Plenty, Giridharadas writes. And that’s why he burned bridges at the Aspen Institute, with the goal of producing Winners Take All.
He credits President Ronald Reagan (1980-’88) with single-handedly convincing a society of the grave ills of “government.” Reagan’s movement begat a heavy-duty societal change: less emphasis on social policy and greater emphasis on fiscal policy. Consequently, as government’s ability and capacity to mitigate social problems have shriveled and shrunk, private solutions or responses to age-old problems – poverty, for one – hold sway. (The explosive growth of food pantries is but one example.) On the heels of the New Deal and LBJ’s era of big government projects, Reagan was blessed by capricious timing and rode the counter-swing of the pendulum. His movement’s philosophy still dominates today.
Forty years after Reagan’s ascendancy, Giridharadas and others writing in a similar vein are coaxing the pendulum to swing back. Market-based solutions have created colossal gains in both wealth and inequality – hardly a “win-win.”
Giridharadas calls for public solutions and responses to change the day’s and the future’s narrative. The public sector – “We, the people” – as it has before, can produce the following: a more progressively-taxed tax code, affordable housing strategies and their implementation, better regulation of stock market trading, a significantly more efficient and fairer healthcare system, smarter regulations that support workers and the environment, a commitment to repair and rebuild the nation’s sagging infrastructure, and a commitment to make amends and reparations for racial inequities.
Rockefeller and his contemporary Andrew Carnegie preferred individual autonomy for the redistribution of their great fortunes – the Progressive Era responded by creating the federal income tax, to mitigate the influence of great-fortune benefactors who had zero interest in changing a system that rewarded them so lavishly.
Public versus private, corrupt and bloated government (Reagan’s argument) versus self-interested individuals – which is best?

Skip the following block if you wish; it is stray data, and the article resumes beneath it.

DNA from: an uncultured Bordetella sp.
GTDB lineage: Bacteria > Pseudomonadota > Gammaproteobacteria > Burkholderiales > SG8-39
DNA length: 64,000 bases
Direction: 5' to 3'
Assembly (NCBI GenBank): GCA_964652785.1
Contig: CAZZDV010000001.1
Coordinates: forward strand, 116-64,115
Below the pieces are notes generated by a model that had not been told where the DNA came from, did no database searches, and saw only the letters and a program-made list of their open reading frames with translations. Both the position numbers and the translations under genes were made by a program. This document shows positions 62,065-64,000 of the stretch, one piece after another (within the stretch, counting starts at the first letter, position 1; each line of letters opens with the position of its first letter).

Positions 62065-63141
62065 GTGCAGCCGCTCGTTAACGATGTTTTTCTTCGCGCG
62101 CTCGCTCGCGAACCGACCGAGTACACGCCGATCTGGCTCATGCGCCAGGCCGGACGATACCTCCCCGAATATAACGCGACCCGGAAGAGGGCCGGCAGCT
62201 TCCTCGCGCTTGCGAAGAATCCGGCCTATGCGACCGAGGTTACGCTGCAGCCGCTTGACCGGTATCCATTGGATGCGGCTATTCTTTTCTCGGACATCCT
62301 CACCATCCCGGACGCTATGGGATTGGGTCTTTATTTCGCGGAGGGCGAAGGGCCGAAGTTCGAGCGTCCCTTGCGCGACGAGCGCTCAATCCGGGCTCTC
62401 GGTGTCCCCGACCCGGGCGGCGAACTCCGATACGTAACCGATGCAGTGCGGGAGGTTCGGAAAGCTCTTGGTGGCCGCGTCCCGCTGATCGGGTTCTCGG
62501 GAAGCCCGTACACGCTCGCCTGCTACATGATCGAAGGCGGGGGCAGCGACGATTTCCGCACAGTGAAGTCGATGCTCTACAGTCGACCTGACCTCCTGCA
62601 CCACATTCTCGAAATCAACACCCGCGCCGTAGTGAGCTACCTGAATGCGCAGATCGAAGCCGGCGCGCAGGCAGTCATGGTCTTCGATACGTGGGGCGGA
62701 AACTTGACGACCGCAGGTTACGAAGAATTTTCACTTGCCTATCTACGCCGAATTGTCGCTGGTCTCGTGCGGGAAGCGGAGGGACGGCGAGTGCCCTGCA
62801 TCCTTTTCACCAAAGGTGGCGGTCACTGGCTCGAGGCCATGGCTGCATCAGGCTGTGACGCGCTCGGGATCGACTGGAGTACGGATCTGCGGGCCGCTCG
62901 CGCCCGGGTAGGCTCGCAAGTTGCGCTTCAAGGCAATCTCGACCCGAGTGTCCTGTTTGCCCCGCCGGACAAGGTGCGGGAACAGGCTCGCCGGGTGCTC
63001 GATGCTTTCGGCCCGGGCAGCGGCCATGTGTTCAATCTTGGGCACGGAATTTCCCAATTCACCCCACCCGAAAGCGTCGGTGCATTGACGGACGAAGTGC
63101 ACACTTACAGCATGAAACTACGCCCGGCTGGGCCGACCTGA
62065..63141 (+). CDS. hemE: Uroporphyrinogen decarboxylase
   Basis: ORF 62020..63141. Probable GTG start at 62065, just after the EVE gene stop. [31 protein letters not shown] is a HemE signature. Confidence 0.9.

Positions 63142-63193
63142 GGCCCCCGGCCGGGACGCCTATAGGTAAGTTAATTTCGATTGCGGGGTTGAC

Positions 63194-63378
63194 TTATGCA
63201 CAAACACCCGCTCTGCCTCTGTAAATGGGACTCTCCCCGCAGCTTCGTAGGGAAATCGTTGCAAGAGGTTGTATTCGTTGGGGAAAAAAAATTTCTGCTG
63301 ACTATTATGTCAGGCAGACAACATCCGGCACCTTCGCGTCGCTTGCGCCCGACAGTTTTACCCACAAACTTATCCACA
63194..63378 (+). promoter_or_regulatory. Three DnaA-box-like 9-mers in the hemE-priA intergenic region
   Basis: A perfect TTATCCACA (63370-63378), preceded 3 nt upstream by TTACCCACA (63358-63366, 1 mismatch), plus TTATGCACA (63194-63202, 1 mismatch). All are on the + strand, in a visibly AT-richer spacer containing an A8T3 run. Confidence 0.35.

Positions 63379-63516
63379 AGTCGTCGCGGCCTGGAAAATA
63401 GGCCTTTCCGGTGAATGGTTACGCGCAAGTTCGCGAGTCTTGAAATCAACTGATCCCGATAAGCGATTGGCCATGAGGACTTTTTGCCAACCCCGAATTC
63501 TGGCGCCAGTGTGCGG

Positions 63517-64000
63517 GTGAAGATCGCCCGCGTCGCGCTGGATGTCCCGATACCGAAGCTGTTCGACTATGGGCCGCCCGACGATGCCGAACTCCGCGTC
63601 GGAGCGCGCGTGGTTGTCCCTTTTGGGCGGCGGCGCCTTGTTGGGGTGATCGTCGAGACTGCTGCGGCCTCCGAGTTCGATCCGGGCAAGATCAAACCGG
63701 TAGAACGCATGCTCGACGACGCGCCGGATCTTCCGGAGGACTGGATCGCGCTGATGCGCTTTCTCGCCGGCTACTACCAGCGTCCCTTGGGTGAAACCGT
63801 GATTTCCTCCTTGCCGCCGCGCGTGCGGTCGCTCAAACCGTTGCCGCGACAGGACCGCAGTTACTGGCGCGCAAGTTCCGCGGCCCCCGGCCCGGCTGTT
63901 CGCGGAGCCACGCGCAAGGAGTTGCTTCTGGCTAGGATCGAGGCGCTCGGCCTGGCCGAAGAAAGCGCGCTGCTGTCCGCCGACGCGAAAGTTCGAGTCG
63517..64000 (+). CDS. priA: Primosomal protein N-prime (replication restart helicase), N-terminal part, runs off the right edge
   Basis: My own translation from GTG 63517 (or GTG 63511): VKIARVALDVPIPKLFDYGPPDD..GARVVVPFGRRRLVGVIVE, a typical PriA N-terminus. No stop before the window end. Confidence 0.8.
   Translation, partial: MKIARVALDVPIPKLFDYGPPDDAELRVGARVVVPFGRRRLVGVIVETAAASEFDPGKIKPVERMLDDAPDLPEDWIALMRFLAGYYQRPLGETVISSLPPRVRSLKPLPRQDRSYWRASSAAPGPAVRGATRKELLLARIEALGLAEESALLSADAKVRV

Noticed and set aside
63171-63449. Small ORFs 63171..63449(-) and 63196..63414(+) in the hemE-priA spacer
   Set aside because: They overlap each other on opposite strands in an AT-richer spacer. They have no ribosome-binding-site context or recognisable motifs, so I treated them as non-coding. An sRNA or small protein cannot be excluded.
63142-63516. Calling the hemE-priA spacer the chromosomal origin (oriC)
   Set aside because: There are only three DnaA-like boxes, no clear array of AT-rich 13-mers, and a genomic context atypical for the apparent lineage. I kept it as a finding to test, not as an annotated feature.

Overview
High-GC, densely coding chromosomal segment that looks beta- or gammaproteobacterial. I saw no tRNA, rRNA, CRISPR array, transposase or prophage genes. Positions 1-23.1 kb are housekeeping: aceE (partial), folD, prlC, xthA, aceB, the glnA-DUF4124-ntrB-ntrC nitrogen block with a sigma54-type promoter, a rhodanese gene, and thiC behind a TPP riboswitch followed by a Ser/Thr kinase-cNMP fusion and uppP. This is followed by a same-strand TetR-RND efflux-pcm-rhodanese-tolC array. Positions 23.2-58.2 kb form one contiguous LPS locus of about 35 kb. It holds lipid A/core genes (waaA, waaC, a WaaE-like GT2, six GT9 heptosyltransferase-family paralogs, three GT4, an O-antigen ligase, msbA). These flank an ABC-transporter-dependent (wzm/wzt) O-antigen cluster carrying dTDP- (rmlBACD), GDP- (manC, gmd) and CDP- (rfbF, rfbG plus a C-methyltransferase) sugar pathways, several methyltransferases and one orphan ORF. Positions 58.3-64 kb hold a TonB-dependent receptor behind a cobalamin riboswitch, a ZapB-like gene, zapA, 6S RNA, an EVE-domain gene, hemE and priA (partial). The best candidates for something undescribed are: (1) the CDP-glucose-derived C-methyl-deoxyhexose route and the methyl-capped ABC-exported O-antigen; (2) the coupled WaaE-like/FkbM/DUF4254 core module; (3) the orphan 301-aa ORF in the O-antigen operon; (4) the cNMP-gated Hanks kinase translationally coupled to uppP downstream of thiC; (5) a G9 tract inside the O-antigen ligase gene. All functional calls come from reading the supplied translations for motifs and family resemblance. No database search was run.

For forty years – all of Giridharadas’s lifetime and most of mine – it’s been individuals. The pendulum, however, might be poised to swing back. Giridharadas, an old soul, promotes an old-school type of reform, based in “citizens making common cause in the public sphere” (p. 43).
Sure, it would be oh-so modern to “innovate away” suffering, racism, poverty, and inequality. But the better way forward, according to this former elite up-and-comer, is to engage in the hard work of democratic action in order to rebuild more reliable and egalitarian public institutions that make for a society that understands common good to be a public, rather than private, concern.
T. Carlos “Tim” Anderson – I’m a Protestant minister and Director of Community Development for Austin City Lutherans (ACL), an organization of a dozen ELCA (Evangelical Lutheran Church in America) congregations in Austin, Texas. I’m the author of There is a Balm in Huntsville: A True Story of Tragedy and Restoration from the Heart of the Texas Prison System (Walnut Street Books, 2019).
I’m also the author of Just a Little Bit More (ACTA-Chicago, 2014), which traces the history of economic inequality in American society. Reviewing Just a Little Bit More, journalist Sam Pizzigati says, “Anderson, above all, writes with a purpose. He’s hoping to help Americans understand that an egalitarian ideal helped create the United States. We need that ideal, Anderson helps us see, now more than ever.”